For just about every organization out there, there’s a magic number of cars that just seems to work. For all its tradition and talent, Richard Childress Racing has never been able to make a four-car stable work as well as it has with three teams. Penske Racing dropped Sam Hornish Jr.’s Cup team last season and ended up batting a thousand in terms of putting cars in the Chase.
And over in the Nationwide Series, that magic number for JR Motorsports is apparently one. Because 2012 has perpetuated a stretch going on for years now, one that has seen the de facto Hendrick Motorsports Nationwide program struggle even to be a consistent top-10 presence in NASCAR’s AAA. Ever since bringing the No. 7 car back unexpectedly to full-timer status in the spring of 2010, JRM has gone from title contender to series regular.
After a disappointing couple of debut seasons (USAR standout Mark McFarland never found his footing, while Shane Huffman was seemingly rushed out of the No. 88 car in 2007 by an owner that later admitted that his equipment wasn’t what he thought it was), the team found a star in Brad Keselowski. And come 2008, JRM made the jump to contender; Keselowski won races and finished third in points, by far the best finish the organization had ever posted.
Granted, 2008 was a season that saw JRM field two full-time rides, but the No. 5 of then was not the No. 7 of 2010, or even today. That No. 5 team was the remains of Hendrick Motorsports’ signature Nationwide Series entry, one that Kyle Busch had wheeled three wins in the final eight races of the 2007 season.
The No. 5 team was a force and with a roster of drivers throughout the season that included Cup stars in Dale Earnhardt Jr., Martin Truex Jr. and Mark Martin, it was perhaps the perfect situation for the team’s flagship No. 88; a teammate entry with experienced wheelmen that didn’t have points to worry about.
2009 saw the No. 5 scale back to a partial schedule … and the No. 88 moving up the Nationwide Series ladder. Though driver Keselowski again finished third in points, that finish came with double the poles and double the wins of the 2008 campaign. And after signing hot prospect Kelly Bires to replace the departing Keselowski, the No. 88 car was poised to contend further for the titles Earnhardt proclaimed it should win.
Alas, 2010 blew up on the launch pad almost before it started. Though Bires had an inauspicious start to his season with only one top-10 finish in five starts, he hardly seemed the focus of the organization, driver of the No. 88 or not. First, the team opted not to run Bires in the season opener at Daytona, citing sponsorship woes as they fielded cars for Danica Patrick and Earnhardt, but not a third for their supposedly full-time competitor.
It was less than two months into the season before JRM pulled the plug on Bires for what was reportedly a lack of chemistry within the team. It’s kind of hard for a team to establish chemistry with a driver, and vice versa, when the team tells the driver they can’t race their season opener for lack of sponsorship, yet only a month after Daytona then opt to field their No. 7 car full-time, sponsored or not, out of fear that Patrick would have to race her way into an event.
Nonetheless, the decision was made. JRM was a two-car team again. The No. 88 went from being one of only a handful of cars capable of challenging for a Nationwide title to a driver-by-committee entry and performance hasn’t recovered since. Jamie McMurray started off red-hot filling in the No. 88 seat after Bires’s release, scoring four top 10s in the first five races, but that streak tapered off; the team didn’t score a top-five finish in the final nine races of the season.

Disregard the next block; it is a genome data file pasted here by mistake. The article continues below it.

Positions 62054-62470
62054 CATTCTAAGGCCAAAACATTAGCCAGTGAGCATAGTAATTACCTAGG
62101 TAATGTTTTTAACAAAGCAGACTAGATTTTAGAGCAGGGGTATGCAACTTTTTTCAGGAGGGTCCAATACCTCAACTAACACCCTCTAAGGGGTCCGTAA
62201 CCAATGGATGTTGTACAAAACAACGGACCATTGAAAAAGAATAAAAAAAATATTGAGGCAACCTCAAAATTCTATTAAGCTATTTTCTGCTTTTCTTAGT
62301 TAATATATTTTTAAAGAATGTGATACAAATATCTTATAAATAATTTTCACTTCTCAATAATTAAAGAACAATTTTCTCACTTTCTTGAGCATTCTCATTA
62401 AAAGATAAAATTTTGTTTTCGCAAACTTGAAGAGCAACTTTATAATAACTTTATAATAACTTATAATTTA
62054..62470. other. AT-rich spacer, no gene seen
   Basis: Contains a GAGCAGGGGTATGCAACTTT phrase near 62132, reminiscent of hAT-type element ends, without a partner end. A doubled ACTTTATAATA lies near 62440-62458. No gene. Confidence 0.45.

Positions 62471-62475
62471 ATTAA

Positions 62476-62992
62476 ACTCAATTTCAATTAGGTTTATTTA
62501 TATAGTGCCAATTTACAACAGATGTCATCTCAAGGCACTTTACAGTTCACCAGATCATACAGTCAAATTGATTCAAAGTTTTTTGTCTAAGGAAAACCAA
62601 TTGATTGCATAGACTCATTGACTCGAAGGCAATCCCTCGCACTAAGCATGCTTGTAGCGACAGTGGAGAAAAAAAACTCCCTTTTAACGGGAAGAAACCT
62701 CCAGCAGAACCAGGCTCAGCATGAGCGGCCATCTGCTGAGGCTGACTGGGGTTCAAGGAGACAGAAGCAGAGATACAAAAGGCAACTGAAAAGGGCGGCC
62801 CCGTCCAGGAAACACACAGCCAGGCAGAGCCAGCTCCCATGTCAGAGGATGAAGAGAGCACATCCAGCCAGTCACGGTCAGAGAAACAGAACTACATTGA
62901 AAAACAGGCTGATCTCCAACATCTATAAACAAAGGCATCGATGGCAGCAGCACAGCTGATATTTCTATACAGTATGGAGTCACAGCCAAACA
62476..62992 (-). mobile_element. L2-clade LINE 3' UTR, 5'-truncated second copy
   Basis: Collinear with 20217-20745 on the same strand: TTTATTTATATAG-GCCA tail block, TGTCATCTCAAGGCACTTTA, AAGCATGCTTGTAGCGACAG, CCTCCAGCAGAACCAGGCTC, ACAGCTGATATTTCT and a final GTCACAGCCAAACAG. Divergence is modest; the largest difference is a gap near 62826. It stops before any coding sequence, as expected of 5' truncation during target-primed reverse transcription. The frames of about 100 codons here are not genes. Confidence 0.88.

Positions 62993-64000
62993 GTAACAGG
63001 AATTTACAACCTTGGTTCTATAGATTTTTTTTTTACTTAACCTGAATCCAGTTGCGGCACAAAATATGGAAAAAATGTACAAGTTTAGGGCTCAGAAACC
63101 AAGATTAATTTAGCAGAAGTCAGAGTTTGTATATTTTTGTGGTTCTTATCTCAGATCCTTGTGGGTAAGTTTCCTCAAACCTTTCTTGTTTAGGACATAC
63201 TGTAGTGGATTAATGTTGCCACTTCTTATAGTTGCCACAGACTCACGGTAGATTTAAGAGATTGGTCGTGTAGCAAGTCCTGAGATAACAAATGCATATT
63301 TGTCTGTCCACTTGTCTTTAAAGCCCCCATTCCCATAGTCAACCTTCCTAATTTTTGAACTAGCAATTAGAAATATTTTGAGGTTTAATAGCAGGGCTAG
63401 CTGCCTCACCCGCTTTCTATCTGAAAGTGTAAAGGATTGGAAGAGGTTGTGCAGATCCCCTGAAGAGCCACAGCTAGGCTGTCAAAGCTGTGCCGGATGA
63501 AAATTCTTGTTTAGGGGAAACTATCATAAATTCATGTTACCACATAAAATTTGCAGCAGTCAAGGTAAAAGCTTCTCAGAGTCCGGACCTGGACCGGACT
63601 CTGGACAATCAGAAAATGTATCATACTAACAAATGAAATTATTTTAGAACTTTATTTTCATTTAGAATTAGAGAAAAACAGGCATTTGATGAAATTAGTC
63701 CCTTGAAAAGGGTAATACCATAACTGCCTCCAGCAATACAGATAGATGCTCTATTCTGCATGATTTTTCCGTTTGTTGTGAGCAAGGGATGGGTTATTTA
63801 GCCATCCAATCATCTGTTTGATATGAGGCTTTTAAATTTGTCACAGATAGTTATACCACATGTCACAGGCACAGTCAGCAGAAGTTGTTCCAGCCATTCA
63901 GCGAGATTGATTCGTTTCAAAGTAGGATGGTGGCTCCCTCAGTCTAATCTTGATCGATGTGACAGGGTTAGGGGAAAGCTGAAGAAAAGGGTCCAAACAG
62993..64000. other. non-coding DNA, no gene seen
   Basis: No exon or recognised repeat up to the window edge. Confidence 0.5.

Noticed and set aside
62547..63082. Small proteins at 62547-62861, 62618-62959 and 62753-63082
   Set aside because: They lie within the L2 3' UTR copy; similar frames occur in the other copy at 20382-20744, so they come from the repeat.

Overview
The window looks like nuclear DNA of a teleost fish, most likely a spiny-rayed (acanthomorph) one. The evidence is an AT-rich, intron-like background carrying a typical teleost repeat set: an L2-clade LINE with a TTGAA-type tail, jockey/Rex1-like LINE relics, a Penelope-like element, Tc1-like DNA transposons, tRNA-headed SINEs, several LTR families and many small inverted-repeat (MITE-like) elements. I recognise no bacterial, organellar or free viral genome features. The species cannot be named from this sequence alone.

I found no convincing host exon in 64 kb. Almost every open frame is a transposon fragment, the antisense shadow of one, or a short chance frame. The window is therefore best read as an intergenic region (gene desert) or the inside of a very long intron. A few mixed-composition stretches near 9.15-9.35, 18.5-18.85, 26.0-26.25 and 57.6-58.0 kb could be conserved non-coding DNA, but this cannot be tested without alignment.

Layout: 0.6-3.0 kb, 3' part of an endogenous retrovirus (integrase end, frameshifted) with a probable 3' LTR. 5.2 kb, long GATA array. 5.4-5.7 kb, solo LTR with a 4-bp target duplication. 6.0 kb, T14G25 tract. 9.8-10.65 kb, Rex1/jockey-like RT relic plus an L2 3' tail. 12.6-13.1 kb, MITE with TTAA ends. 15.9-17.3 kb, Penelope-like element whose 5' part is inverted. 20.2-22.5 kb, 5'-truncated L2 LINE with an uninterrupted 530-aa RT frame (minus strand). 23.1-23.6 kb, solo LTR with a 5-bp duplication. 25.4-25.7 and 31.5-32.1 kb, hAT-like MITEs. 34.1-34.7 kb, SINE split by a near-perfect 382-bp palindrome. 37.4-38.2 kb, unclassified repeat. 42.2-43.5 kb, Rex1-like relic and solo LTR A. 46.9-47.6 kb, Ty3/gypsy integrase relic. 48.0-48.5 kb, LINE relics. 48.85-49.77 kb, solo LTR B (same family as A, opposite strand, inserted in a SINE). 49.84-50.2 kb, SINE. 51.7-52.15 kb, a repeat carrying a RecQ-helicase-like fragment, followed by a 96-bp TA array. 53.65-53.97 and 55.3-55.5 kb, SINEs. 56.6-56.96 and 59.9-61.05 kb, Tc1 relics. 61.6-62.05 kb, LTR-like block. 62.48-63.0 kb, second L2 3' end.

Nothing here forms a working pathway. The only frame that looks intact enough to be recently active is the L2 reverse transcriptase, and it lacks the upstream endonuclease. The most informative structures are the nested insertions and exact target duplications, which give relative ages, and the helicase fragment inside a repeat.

2011 saw the team get back behind a single-driver in pursuit of a Nationwide Series crown in Aric Almirola, but they may as well not have. Almirola was a non-factor in the title race the entire season, taking till the 14th race of the season to crack the top five at Charlotte while failing to find victory lane all season long. In fact, JRM saw a three year streak of winning seasons snap a season ago.
By the numbers? In the 67 races that have elapsed since JRM’s knee-jerk decision to unexpectedly keep the No. 7 going full-time, the organization has posted a grand total of three poles and one win. In the 67 races before that, five poles and seven wins … and that was with fewer cars on the track.
Two weeks into 2012, things don’t look much better. Patrick’s yet to crack the top 20 and Cole Whitt was an also-ran at Phoenix only a week after being chastised by his teammate for bump drafting gone bad.
That Whitt ran 13th at Phoenix may not strike one as being something to fret over (he is a rookie, after all) is not an argument that holds water though; as a rookie in the Truck Series just a year ago, Whitt won the pole, led 27 laps and finished sixth in his second race … and that was his debut at Darlington of all tracks. Whitt’s no stranger to starting fast, but the signs of that being the case at JRM aren’t there.
It’s a no-brainer as to why this happened. Danica Patrick can’t miss races and she was in real danger of having that happen in 2010 without owner points. JRM had no real option but to bring back the No. 7, to rid themselves of projects and distractions, to commit to bringing the open-wheel star to stock car racing.
There’s no doubting that from a business perspective, landing the biggest name in American open wheel was a huge coup for the organization and there’s no faulting them for protecting their investment.
But like any choice, it comes with consequences. And in this case, opting to go with a driver that’s claim to fame is more dollars than driving, the consequence is this; the No. 88 is no longer the flagship. A driver’s title is no longer the priority.
Those championships are going to have to wait.
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